October 1, 2022

Elana Dykewomon, acclaimed lesbian author, dead at 72

Famous author and lesbian activist Elana Dykewomon has died of cancer at the age of 72.

Dykewoman died Sunday at her home in Oakland, Calif., Mendocino Lighthouse reports. His death came just 20 minutes before a live performance of his first play, How to let your lover die, about the death of Dykewomon’s longtime partner Susan Levinkind of Lewy body dementia. Dykewoman had been diagnosed with esophageal cancer about a year ago, her brother David Nachman told the Tag.

“I know Elana was so excited to have this piece out in the world and these performances,” Jennifer Brier, her cousin and literary executor, told the newspaper. “I like to imagine that she knew we were all here to hear her words and watch the amazing performance. It allowed her to let go. Deep down, Elana was a poet, and yesterday was truly poetic. The play is set to be part of the Bay Area Playwrights Festival.

Dykewomon was known for her important novels about lesbian life such as Riverfinger Women, a coming-of-age story published in 1974 and 1997 Go too far, about lesbian Jewish immigrants from Russia who became involved in movements for social change in New York at the beginning of the 20th century.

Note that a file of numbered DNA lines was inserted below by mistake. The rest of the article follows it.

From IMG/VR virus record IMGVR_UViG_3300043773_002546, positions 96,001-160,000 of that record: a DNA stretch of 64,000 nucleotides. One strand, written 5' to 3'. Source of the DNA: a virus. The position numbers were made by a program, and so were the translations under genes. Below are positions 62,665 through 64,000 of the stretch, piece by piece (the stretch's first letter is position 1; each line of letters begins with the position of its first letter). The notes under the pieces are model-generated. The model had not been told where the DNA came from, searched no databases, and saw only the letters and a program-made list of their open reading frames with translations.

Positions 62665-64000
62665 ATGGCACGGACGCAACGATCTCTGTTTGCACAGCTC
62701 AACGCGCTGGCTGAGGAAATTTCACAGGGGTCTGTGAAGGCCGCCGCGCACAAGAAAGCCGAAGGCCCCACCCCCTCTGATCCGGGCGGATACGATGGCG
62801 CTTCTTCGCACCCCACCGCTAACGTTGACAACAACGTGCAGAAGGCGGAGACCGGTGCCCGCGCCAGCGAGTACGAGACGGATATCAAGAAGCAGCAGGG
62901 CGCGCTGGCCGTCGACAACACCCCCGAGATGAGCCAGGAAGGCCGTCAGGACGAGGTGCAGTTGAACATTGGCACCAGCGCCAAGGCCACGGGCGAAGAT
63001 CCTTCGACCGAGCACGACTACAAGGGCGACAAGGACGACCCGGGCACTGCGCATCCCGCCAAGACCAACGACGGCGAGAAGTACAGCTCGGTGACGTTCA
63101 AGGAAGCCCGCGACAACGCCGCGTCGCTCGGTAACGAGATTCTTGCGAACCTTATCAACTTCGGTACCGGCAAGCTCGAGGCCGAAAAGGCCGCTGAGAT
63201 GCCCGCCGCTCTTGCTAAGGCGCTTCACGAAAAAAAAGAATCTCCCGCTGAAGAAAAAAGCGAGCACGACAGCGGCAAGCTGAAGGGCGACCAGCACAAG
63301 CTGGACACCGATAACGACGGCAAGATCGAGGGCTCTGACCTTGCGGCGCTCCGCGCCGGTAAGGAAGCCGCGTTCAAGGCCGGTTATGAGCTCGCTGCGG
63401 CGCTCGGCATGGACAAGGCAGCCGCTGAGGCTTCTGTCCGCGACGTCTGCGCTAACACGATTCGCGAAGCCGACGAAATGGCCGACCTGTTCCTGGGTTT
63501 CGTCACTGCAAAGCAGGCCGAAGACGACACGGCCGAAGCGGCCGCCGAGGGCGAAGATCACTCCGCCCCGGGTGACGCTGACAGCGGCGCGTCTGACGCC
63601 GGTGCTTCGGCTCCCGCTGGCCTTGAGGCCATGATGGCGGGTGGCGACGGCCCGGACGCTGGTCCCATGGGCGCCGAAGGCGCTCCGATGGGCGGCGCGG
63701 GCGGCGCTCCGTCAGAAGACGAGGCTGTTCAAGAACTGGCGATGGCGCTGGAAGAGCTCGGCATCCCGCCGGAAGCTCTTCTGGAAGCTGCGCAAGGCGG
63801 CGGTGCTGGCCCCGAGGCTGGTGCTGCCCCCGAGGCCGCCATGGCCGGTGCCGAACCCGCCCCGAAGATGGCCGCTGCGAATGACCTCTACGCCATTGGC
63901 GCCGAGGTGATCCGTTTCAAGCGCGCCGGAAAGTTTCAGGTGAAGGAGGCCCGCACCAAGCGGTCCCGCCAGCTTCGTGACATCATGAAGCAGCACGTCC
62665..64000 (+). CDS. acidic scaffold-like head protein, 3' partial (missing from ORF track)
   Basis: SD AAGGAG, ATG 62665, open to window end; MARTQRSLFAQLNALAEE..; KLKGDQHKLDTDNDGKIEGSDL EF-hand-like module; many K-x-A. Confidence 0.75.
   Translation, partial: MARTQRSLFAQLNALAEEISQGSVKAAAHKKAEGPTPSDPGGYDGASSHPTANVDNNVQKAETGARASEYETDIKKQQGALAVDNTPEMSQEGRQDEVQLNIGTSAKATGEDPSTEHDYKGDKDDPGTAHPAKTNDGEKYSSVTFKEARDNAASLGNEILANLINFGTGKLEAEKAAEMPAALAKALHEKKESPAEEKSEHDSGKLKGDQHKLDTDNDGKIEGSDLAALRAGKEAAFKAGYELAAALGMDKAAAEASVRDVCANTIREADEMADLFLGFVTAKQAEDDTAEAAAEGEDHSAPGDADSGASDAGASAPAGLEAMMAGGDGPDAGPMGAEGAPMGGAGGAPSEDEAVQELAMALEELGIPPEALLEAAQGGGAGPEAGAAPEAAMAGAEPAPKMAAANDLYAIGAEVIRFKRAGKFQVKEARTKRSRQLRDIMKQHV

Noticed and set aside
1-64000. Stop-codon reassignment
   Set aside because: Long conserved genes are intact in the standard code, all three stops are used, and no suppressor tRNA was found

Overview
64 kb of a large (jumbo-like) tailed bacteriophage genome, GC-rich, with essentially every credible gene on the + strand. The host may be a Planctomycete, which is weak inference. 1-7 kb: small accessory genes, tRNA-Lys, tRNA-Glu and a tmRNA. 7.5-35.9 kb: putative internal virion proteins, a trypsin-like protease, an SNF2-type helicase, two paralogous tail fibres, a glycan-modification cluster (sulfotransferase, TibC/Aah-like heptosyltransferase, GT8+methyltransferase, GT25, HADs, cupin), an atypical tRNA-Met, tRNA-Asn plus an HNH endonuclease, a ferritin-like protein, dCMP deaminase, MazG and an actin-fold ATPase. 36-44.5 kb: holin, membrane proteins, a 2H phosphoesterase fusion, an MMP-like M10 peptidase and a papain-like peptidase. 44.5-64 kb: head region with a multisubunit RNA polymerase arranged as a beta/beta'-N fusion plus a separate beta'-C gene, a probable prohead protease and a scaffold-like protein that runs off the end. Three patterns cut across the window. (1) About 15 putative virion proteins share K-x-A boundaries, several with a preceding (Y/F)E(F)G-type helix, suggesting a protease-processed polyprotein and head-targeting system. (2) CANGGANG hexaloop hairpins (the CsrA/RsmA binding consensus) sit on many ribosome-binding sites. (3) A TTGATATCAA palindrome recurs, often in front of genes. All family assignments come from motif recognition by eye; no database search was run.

Riverfinger Women was appointed to The New York Times‘ list of the 100 greatest gay novels, the Tag notes, while Go too far won the 1998 Lambda Literary Prize for Lesbian Fiction.

Dykewomon also wrote poetry, essays, and other works. Some of his essays collected in his anthology Dispatches from Lesbian America, published in 2017. It included an article about her suicide attempt as a youth after a doctor told her she couldn’t be gay. She was also the editor of an international lesbian feminist journal, sinister wisdom, succeeding Adrienne Rich in the role, and taught at San Francisco State University.

“She taught legions of students, was generous with her editorial mentorship, and she shaped many writers,” Brier told the Tag.

She was born Elana Nachman in New York in 1949. She changed her name after the publication of Riverfinger Women to no longer be defined by men. “I chose ‘dyke’ for power and ‘woman’ for alliance,” she wrote in an essay.

A commemorative event will take place later.